Photo Credit: Sean Murphy
Last summer Weezer had been scheduled to set out on a stadium tour with Green Day and Fall Out Boy, which needless to say was not able to come to fruition. Like many artists who were forced to deviate from their planned roadwork because of COVID restrictions, Weezer seemingly chose to shift their focus to studio work. But they still ended up with a crowd…of sorts: in addition to the four members of the band, no less than twenty-three other musicians appear Weezer’s fourteenth studio album, OK Human.
While the title is an obvious reference to that of Radiohead’s 1997 album OK Computer, Weezer’s OK Human takes much of its inspiration from somewhat older material, specifically the unprecedentedly ambitious (for the time), orchestra-heavy work that the Beatles and the Beach Boys had spent much of 1966 and 1967 on. Strings and/or horn sections appear on every track of OK Human, and overall the results are pleasant but hardly groundbreaking, not even within just Weezer’s own (mostly very good) body of work.
Opening the album with what almost sounds like a minuet on “All My Favorite Songs” is bound to provoke either curiosity or fear in longtime Weezer fans, but fortunately the tempo picks up a couple of bars in. The lyrics, then, both cleverly and honestly reflect the feelings of isolation that nearly everyone experiences at one time or another, but which may have been exasperated many times over by the events of the past year (“I like parties, but I don’t go // Then I feel bad when I stay home”).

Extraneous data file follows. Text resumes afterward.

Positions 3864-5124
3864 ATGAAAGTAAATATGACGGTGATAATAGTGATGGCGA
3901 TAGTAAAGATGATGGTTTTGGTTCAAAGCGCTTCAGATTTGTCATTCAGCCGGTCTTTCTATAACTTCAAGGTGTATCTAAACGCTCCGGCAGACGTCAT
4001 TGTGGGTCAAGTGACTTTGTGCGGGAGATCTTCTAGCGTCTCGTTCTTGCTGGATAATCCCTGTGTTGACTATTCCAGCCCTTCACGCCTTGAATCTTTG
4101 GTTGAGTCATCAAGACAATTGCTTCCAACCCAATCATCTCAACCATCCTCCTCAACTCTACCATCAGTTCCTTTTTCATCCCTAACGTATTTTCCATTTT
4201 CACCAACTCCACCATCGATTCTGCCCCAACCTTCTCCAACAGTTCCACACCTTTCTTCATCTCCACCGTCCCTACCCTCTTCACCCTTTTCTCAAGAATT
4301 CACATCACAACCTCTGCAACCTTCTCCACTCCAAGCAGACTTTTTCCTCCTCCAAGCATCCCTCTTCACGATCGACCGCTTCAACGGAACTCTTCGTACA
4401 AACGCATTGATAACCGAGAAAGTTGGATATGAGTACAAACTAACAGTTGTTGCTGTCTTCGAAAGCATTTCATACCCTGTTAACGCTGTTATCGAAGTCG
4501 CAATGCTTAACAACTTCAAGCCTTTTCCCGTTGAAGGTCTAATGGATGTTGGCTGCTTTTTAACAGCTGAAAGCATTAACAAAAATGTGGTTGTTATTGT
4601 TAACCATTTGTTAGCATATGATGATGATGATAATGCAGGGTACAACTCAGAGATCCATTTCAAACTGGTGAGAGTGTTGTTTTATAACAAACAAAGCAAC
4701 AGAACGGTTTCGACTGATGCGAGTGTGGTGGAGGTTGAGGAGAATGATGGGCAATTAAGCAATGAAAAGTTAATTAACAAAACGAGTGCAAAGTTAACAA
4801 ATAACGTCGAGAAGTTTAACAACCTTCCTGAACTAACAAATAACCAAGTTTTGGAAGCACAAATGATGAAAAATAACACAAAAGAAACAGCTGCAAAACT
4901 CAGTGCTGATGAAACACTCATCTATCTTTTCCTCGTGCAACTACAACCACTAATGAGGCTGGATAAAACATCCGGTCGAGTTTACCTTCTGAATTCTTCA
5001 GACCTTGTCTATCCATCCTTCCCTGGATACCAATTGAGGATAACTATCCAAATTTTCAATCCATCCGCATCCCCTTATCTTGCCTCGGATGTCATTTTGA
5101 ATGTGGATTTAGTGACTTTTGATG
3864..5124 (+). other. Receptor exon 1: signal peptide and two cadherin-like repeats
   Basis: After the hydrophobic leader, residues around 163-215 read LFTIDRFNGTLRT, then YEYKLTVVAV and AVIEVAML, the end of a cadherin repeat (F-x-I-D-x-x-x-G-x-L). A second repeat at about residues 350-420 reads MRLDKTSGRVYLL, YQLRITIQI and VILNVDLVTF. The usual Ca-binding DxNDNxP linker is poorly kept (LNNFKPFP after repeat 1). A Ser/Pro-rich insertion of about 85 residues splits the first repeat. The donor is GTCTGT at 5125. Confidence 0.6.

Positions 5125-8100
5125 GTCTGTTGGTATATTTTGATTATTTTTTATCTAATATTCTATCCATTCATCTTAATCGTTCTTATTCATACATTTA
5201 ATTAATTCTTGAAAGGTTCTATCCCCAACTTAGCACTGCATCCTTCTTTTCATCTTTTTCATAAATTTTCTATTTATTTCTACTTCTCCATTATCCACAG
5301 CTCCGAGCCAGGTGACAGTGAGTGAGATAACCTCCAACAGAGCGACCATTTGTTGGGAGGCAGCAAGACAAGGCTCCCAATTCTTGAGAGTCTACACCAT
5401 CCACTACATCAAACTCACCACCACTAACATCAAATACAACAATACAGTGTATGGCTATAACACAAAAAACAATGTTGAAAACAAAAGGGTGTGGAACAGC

“Dead Roses”, arguably the album’s best track, features a strong, British ‘80s-style hook as well as the downer-ish motif suggested by the title (“… now I’m crying over dead roses”). But of course we know from Weezer’s history (now twenty-seven years and counting) that the light is always going to outweigh the heavy, which remains glaringly obvious on tracks like “Playing My Piano” (“I haven’t washed my hair in three weeks // I should get back to these Zoom interviews”). The layering of vocal tracks works quite well on “Mirror Image” (all 1:17 of it), while “Grapes of Wrath” starts out sounding like a forgotten James Bond theme before giving way to a bouncy ode to the joy of losing oneself in audiobook literature (not the most rebellious ideology ever suggested by rock ‘n’ roll, but here it works).
Although lead singer-guitarist and songwriter Rivers Cuomo had always administered pop hooks generously in his songs, Weezer have never quite wore a Beatles influence on their sleeve as much as Oasis or even the Foo Fighters. But while “Here Comes the Rain” and “Bird with a Broken Wing” almost smack of Beatles-like mutations of very specific Fab Four titles, a few of the tracks seem to take the scenic route through other artists influenced by them. “Rain”, for example, seems to have learned its ABCs from XTC and similar Beatles-influenced new wave bands.
Mid-tempo “La Brae Tar Pits” is a solid, pleasant album closer. There are times when OK Human sounds less like the Beatles or Beach Boys and more like songs by lesser ‘70s knockoffs that ended up as filler on TV-advertised K-Tel Super Hits collections. On the aforementioned “Here Comes the Rain”, for example, Cuomo does a traditional – or possibly clichéd – bring-it-all-home-type holding of a single note towards the end of the song. Is this supposed to be irony? It seems as though even after the final mix was completed and the album was released, Weezer was still deciding if – or to what degree – OK Human is a parody. Listeners will be the ones handing down the final verdict.